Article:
5 Reasons Teachers Should Start Writing a Blog
Are you thinking about starting your own teacher’s blog?
You know that digital technology is sweeping classrooms on a global basis, creating blended learning environments. And you also know that to stay effective as a teacher you need to embrace some of this technology.
For many, the problem is knowing where to start, how to initiate and integrate these new systems into the classroom. And while most of us are now comfortable with using a smartphone and personal computer, unless you’re a hardcore geek, the idea of massive technological setup can seem intimidating.
It’s not that you’re a closet Luddite, it’s just the idea of learning an entire new system can feel a bit overwhelming.
So, rather than thinking you’re going to have to learn code, be a social media guru, and invest decades learning how to run complicated software programs, focus instead on sufficiency. Set a goal of learning what will be sufficient to create your own blog. Or, in teacher terms ‘just enough’. “[Teachers] need [to learn] ‘just enough’ to help them complete a curriculum-related or instructional task. Anything beyond this is wasted effort.”
And blogging can be a simple and gentle way to get more comfortable with technology in the classroom. For taking steps to create a blog, this post from Teach Junkie 24 Steps to Creating An Awesome Teacher Blog is a good place to start.
So, let’s explore 5 good reasons teachers should start blogging.
1. Blogging is Efficient.
A common area of resistance for many teachers is the thought that blogging will take up too much time. But in truth, once the initial setup is done and you’re familiar with the platform, blogging is an efficient and effective medium to communicate with students, parents and other teachers.
You can use a blog to:
- Organize and consolidate all of your files, links, research data and multimedia sources in one place. And of course, you can keep private pages for your eyes only.
- Share students work within an online community for collaboration, reviews and peer critiques.
- Communicate in a two-way flow with parents. You can post classroom lessons and curriculum online as well as class progress, events and activities, so that parents are always in the loop. And parents can add their comments to your posts as well – or you can set a dedicated email address for private communications.
- Post classroom and homework assignments, schedules for upcoming tests and review material. This means no excuses of ‘not knowing’ when projects are due, and are helpful for students who are absent.
This post from Angela Watson on Blogging Tips for Teachers is a good read for practical advice on setting a schedule, how to pick a theme, niches, etc.
2. Collaboration and Extended Reach.
Today’s EdTech tools such as blogging allows for a broader range of collaboration between students and teachers as well as between teacher and teacher. It’s a great way to share what you’ve learned with other teachers, and to learn from those with a bit more technical savvy – as this very informative post 50 Ways EdTech Benefits Teachers and Students from Tom Vander Ark demonstrates.
And, as an integrated tool in blended learning, blogging can also enhance “communication, creativity, critical thinking, problem solving, digital literacy, entrepreneurship, global awareness, and digital responsibility/citizenship.”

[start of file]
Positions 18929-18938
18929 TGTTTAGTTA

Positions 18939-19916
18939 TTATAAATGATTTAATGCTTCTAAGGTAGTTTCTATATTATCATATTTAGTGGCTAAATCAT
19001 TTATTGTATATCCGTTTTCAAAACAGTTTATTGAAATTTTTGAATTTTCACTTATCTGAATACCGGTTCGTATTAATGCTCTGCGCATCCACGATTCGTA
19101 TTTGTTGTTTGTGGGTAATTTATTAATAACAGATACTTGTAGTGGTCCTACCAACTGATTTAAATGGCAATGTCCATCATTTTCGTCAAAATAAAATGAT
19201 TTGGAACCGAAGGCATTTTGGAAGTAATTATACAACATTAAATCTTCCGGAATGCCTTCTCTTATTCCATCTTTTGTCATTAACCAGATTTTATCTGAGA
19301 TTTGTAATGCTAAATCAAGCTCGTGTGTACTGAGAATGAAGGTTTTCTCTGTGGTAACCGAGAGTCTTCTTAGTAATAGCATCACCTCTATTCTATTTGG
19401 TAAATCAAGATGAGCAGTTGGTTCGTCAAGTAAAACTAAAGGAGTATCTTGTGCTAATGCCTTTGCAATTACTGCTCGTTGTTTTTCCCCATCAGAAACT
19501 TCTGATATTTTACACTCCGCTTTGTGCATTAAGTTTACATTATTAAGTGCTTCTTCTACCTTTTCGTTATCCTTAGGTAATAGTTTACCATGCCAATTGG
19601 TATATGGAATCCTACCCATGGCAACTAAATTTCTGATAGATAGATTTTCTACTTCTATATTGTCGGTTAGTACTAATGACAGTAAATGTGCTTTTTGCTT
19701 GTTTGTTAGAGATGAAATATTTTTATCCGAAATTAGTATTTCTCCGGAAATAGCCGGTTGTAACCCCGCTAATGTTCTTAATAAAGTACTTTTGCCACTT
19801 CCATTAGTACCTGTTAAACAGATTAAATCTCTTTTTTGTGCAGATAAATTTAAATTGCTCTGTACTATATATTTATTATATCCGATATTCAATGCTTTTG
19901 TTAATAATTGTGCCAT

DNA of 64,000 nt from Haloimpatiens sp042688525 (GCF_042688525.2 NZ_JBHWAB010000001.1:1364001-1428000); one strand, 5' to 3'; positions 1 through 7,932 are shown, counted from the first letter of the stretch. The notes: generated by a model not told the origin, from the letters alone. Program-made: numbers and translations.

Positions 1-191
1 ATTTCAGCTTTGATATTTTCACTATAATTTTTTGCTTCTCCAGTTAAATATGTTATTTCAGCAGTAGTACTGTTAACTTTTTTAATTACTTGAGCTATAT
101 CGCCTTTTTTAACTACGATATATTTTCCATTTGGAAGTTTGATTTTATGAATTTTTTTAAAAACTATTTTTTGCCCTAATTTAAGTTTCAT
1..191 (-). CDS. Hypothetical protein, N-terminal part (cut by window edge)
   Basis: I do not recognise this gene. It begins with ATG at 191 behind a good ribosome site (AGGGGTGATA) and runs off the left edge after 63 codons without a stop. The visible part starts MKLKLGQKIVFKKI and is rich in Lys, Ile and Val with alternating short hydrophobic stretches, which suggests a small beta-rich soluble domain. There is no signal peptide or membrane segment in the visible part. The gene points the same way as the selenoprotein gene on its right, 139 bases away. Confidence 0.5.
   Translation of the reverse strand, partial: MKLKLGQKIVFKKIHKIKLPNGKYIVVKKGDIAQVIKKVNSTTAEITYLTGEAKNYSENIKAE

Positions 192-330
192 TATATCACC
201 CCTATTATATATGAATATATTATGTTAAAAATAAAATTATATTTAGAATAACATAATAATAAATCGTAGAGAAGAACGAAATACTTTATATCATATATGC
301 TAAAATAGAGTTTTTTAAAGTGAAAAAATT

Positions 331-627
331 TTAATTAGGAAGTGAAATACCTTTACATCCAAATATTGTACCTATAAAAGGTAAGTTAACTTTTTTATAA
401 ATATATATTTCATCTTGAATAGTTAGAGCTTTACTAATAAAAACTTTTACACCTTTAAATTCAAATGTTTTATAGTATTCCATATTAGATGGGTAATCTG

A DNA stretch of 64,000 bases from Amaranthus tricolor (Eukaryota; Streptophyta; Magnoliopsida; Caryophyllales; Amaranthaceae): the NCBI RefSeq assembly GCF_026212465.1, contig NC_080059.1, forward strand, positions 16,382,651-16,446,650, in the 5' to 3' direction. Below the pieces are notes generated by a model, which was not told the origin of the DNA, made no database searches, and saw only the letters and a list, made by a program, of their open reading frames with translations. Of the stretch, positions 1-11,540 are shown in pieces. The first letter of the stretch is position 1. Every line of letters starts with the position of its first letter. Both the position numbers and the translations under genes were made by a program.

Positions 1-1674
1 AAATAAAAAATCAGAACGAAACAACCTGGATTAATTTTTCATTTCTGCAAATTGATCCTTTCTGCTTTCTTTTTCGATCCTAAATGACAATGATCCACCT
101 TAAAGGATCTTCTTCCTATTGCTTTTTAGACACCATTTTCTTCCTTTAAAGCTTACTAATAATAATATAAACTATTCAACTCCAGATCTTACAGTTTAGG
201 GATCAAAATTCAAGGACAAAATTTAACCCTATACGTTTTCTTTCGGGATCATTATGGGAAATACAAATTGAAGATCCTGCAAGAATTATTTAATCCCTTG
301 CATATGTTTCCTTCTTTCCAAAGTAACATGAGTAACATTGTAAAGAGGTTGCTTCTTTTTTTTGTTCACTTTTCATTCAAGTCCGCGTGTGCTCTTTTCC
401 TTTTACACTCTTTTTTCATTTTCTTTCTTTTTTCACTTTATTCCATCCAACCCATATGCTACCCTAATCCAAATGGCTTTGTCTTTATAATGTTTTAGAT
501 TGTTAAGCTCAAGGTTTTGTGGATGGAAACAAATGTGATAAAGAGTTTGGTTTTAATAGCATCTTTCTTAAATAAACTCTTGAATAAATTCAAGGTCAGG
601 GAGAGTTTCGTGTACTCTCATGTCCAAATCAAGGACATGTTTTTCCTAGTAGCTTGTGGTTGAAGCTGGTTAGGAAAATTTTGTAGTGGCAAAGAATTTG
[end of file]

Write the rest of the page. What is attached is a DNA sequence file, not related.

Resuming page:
Blogging also facilitates expanded influence for “professional learning networks across districts and around the world.”
3. Blogging Builds Voice.
For aspiring writers or teachers of drama, English, journalism etc. blogging is a very effective way to develop their “voice”, one of the key qualities in becoming a better writer – and thus, a better communicator. Critical for being a good teacher.
But it can also be the voice of social consciousness. Anyone who works within the parameters of public service knows how difficult it can be when trying to effect positive change. Blogging allows us to take our concerns into the public arena – as Susan Bowles did when she refused to give the FAIR test to her kindergarteners. Use this tactic with discretion of course. Park your post in ‘drafts’ and sit on it overnight; or consult with your peers or superintendent before publishing.
4. Use Blogging as a Learning Tool.
Setting up a blog, learning how to use it, composing original content and curating information is a great way to teach language, writing and editing skills in the classroom. And getting students involved with their own in-class blog also teaches them how to interact in a public platform with integrity and respect, and develops good “digital citizenship skills.”
This post by educator Susan Lucille Davis offers a step-by-step process on Blogging Basics for setting up a classroom blog.
5. Blogging Gives Perspective.
Let’s face it, just like our students, we don’t always behave in the classroom the way we’d like to.
Events unfold, buttons may get pushed and then we assign meaning to those events based on past experiences. These meanings then color our thoughts and feelings which may be expressed in a manner somewhat less our usual high level of professionalism.
Blogging can be a safe environment to gain perspective on what’s happened by creating a space for reflection; as the act of writing itself helps to clarify and refine our thoughts for objective examination. In situations that are unusual or create uncertainty, the professional should “reflect on the phenomena before him…” The act of reflecting-on-action enables us to spend time exploring why we acted as we did”.
In short, blogging helps to create distance so we can see the situation clearly – it helps to keep us sane!
Well, there you have some good reasons to start blogging – as well as some teacher recommended resources to make your entry into the blogosphere easy and successful.